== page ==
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|| Over-wintering Your Plants
Bring in Your Green Tomatoes!
Well, if you garden up here in the North and haven't done it already, its time to start ripping out your tomato plants. Seed some lettuce and spinach in their place and bring all your big green tomatoes inside; they'll ripen up better on your kitchen counter at this point than they would outdoors. The best way to get the most ripe tomatoes is to place your greenies in low cut cardboard boxes out in the open; one layer of love apples only--don't stack them! It's ALWAYS one on the bottom that goes bad.
And Your Pepper plants!
But DON'T harvest any of your peppers while they're still green--and don't toss those plants! Peppers are tropical perennials that can live for many years, and they love to be brought INdoors for the winter. And wait'll you see how early you get ripe peppers when you take those BIG plants out to the garden NEXT year!
Yes, this is especially good news for us hot and sweet bell pepper growers who endured a frustratingly cold and wet summer; a lot of our plants are just now getting in gear--with frost lurking right around the corner! Well, if you dig up those pretty plants all covered with flowers and unripe fruits carefully and bring them inside to sit in front of a sunny window, those flowers will turn into peppers, and your green fruits will ripen up! And if you provide some artificial light, they'll keep producing tasty treats for you all winter. That's right--these plants don't have to die; you can--and should--treat just like lemon, orange and other citrus trees in pots: Wheel 'em out for the summer and back inside for the winter!
Here's How to Turn Peppers Into Houseplants!
No matter where you live, it's time to perform my absolute favorite gardening trick and bring your pepper plants inside for the winter! This works best with small compact plants--like almost all hot pepper varieties--and smaller sized sweet bell peppers. Make a wide, deep circle around each plant with a sharp shovel. Then slide the shovel underneath, lifting the plant up with its roots tucked safely inside an island of soil, and plop it into a nice big pot--ten inches is an ideal size. If you need more soil in the pot, use a light, loose seed-starting mix like Pro-Mix--not poor-draining garden dirt! Water your potted plants well, leave them outside for a few days to get adjusted, then wash the leaves down carefully with plain water to remove any pests, and bring 'em in!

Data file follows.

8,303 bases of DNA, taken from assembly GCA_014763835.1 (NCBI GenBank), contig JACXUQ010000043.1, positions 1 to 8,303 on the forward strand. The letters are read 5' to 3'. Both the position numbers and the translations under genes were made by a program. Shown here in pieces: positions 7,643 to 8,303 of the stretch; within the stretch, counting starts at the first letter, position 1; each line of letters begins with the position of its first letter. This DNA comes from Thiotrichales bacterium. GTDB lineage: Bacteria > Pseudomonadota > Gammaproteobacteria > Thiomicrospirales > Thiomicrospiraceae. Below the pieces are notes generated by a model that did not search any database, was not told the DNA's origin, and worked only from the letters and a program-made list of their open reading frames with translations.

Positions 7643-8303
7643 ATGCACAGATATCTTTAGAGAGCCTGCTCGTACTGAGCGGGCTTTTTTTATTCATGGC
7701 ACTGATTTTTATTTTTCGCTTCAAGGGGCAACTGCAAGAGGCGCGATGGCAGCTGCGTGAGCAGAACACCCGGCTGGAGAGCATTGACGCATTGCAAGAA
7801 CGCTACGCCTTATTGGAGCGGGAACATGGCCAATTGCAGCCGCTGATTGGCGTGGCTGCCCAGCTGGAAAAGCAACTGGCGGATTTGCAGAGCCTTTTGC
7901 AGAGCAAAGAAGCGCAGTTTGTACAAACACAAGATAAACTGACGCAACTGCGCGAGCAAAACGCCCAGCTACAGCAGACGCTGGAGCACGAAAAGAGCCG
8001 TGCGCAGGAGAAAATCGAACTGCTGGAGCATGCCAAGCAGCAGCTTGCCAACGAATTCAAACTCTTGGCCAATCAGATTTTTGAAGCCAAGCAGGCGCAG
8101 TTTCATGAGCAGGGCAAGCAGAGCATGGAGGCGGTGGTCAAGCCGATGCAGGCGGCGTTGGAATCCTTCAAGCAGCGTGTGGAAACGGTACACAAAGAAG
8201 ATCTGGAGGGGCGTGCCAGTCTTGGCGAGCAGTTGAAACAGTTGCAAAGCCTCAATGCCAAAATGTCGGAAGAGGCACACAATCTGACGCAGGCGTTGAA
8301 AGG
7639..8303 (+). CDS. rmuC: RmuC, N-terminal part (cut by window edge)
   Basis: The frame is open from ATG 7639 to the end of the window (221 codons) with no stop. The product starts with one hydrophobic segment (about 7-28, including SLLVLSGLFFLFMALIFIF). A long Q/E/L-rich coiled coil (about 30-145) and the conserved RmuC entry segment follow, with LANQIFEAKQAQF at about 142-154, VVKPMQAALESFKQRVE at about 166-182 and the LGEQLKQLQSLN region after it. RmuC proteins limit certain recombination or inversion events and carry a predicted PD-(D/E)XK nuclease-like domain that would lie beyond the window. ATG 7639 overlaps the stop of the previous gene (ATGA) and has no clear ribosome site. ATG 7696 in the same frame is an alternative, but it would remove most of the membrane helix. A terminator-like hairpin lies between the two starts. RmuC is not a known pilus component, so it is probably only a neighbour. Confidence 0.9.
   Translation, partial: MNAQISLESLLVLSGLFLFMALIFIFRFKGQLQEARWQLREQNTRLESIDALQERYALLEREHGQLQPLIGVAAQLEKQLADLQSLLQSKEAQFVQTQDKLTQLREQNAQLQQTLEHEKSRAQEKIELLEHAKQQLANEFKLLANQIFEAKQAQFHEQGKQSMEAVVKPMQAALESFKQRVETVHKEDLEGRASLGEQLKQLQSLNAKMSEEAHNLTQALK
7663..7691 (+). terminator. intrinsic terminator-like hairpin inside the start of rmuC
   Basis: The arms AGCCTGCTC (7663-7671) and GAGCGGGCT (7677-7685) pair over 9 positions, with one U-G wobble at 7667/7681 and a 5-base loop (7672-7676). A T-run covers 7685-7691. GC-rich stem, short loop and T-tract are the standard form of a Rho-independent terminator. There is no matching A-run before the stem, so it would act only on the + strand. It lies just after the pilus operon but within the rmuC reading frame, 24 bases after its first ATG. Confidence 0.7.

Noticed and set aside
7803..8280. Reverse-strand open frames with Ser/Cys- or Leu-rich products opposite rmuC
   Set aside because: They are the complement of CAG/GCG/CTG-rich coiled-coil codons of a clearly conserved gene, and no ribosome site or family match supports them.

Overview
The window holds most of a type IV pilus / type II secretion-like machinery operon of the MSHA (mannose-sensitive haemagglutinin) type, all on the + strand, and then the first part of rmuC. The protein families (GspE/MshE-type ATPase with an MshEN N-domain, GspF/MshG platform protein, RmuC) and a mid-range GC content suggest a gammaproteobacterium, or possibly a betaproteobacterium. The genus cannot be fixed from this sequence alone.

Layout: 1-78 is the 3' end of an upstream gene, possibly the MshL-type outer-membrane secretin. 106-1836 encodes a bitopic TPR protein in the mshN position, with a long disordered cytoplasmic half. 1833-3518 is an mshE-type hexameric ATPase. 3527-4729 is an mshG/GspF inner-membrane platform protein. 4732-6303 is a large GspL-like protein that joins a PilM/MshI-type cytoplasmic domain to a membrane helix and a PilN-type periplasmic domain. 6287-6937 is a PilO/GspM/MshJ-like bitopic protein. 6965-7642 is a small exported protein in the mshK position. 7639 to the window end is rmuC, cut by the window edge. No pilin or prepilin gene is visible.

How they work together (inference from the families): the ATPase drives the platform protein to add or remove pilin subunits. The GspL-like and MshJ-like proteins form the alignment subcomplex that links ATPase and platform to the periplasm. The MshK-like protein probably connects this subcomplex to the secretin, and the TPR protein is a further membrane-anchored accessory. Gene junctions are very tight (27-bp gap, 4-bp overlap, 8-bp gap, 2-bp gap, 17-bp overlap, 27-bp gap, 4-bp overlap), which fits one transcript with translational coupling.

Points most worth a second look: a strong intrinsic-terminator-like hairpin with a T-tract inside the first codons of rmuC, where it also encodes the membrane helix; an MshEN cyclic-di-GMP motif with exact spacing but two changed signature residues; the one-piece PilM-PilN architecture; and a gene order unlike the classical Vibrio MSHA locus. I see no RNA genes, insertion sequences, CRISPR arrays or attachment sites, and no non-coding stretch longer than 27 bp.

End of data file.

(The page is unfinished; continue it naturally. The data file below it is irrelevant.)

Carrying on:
Put them in a sunny South facing window, and they'll ripen up their green peppers and stay alive for replanting outside next Spring. (I wind up with such BIG plants to put out in the Spring that they quickly bloom, and we get ripe red bell peppers before our first tomatoes!) Clean those windows first--on both sides--and you'll double the amount of light your houseplants receive--even if the windows didn't look dirty! Artificial light is even better; you can fit four nice-size pepper plants in 10-inch pots underneath a four-foot long shoplight. Use a pair of 40-watt cool-white bulbs--not plant lights, they just aren't bright enough. Hang the lights on chains and move them up as the plants grow, but keep the tops almost touching those cool bulbs--those plants will flower and fruit for you indoors all winter long!
Bring in These Pretty Garden FLOWERS Too!
Potting up my pepper plants and bringing them inside for the winter has become my favorite gardening trick. But peppers aren't the only tropical plant you can do this with; it works just as well--maybe even better--with two favorite bedding flowers: Begonias and impatiens. They're really easy to bring indoors, and they'll bloom for you all winter long! Pot them up, leave them sit outside for a few days to get acclimated, wash them carefully with water to remove any hitchhiking pests, and then use them to liven up your South or East facing windowsills. Don't bother with extra lighting--these shade lovers DON'T need any! Replace those outdoor posies with pansies, and you'll have blooming flowers indoors and out all winter long!